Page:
Next to our hotel was Shulamit Park, a magnet for migrants. On other days, several of the others had gone birdwatching even before breakfast. I decided to go as well today. The park is planted with many trees, and the lawns are watered every day. At the top of the central mound, where the winos sleep, there is a very attractive bottlebrush tree which attracted most of the migrants. Wryneck, eastern olivaceous warbler, eastern Bonelli's warbler, blackcaps, lesser whitethroats and Spanish sparrows were all in evidence. However, I was not in the park. A small heron had been seen in the marina and I got up before 6 AM to see it before it flew away. I saw it only briefly and distantly and against the light of the rising sun. It was a striated heron.
After breakfast we left at 7:45 AM as usual and drove to kilometre 33 to look for Dunn's lark. On arrival at this desert site there was a solitary car. Nearby, a photographer had set up a hide and a small battery driven water fountain to attract the birds. I wondered what he thought of 16 birdwatchers suddenly descending on his remote watchpoint! In the event, we only saw desert larks, a bar tailed lark, a woodchat shrike and a flyover short-toed eagle. We also flushed a large Cape hare, which bounded off into the distance.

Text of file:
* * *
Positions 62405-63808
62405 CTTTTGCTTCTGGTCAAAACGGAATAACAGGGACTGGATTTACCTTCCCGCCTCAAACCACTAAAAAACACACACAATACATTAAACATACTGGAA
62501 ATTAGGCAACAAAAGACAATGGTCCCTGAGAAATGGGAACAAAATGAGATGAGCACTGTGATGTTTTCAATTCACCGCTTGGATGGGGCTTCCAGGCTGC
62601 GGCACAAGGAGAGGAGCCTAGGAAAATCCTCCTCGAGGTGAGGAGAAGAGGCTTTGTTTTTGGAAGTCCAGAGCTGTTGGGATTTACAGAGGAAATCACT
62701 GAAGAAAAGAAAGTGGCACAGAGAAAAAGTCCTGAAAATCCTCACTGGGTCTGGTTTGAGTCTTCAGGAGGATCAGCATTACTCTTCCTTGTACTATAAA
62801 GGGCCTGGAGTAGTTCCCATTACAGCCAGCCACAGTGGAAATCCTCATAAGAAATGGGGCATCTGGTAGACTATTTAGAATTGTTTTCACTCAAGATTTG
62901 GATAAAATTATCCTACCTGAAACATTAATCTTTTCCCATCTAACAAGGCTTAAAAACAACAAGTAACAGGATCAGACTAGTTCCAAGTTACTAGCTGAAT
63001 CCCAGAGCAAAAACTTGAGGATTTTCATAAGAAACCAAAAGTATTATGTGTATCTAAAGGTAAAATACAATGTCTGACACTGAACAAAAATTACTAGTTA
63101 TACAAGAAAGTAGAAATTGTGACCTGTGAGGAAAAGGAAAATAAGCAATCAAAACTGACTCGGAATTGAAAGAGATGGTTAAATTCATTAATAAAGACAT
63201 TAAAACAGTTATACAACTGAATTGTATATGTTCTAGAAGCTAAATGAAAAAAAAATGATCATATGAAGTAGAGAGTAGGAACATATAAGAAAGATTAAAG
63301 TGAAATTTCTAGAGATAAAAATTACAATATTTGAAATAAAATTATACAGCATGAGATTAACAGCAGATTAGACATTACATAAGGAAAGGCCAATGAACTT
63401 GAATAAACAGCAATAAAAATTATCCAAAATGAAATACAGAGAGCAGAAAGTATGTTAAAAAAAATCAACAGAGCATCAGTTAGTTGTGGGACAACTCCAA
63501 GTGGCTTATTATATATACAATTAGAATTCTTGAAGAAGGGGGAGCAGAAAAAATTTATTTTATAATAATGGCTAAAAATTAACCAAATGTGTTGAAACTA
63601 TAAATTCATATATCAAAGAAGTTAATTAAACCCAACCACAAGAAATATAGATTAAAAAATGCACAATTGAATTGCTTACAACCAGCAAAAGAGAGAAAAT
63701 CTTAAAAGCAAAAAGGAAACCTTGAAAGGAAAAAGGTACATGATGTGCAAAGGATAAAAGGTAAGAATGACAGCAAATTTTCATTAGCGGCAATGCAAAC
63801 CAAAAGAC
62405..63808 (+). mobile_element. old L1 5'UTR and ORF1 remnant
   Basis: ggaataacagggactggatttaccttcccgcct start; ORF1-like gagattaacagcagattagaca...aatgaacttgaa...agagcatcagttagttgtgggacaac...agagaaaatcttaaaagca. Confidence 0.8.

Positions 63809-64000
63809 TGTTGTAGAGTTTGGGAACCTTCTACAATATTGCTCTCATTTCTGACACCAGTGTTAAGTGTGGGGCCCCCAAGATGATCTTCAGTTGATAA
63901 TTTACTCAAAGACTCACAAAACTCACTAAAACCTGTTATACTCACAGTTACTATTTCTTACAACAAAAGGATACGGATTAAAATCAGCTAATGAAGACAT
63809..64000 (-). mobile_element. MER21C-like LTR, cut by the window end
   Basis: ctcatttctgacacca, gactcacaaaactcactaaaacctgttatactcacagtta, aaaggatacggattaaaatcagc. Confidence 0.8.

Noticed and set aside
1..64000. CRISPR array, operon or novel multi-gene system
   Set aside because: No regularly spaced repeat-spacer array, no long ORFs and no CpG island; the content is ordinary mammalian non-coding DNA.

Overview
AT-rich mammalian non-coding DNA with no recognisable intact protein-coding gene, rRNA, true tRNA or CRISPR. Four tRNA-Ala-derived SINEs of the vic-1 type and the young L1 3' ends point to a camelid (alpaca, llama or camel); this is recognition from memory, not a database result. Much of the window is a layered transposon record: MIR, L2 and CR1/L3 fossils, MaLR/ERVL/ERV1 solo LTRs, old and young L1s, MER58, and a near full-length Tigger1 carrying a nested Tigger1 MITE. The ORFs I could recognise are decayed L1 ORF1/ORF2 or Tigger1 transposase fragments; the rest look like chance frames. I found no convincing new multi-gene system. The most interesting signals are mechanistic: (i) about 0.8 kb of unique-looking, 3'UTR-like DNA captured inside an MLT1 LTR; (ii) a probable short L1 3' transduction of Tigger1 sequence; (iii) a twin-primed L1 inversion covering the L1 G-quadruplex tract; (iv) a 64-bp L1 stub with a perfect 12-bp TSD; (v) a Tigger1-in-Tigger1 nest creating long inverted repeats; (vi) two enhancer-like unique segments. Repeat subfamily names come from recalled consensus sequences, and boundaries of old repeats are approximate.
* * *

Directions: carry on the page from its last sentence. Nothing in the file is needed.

We moved on to Yot Vata. On a nearby site of acacia forest we hoped to find Arabian warbler, one of the "big five" most wanted birds. Arabian warbler is a very localised bird, but it is resident and sedentary. At first we saw eastern Bonelli's warbler, hoopoe, a couple of very nice blackstarts, etc before the Arabian warbler eventually appeared and showed well for several minutes. We also saw a scrub warbler and a gecko, and some people saw a couple of sand partridges in the distance. Flyovers included a black stork and booted Eagle.
It was only a short hop to the cafe at Yot Vata where we had lunch, followed, for me, by the now traditional large ice cream! As it was fairly warm, we went up into the mountains to the Shizzafon sewage ponds. These were sewage ponds with a difference! There wasn't much water and the ponds were landscaped with attractive vegetation, bushes, reeds, etc. Here we enjoyed squacco herons, linnet, bluethroat, citrine wagtail, Northern wheatear and a solitary white stork.
|Kestrel with quail (alive when we first saw it)!!|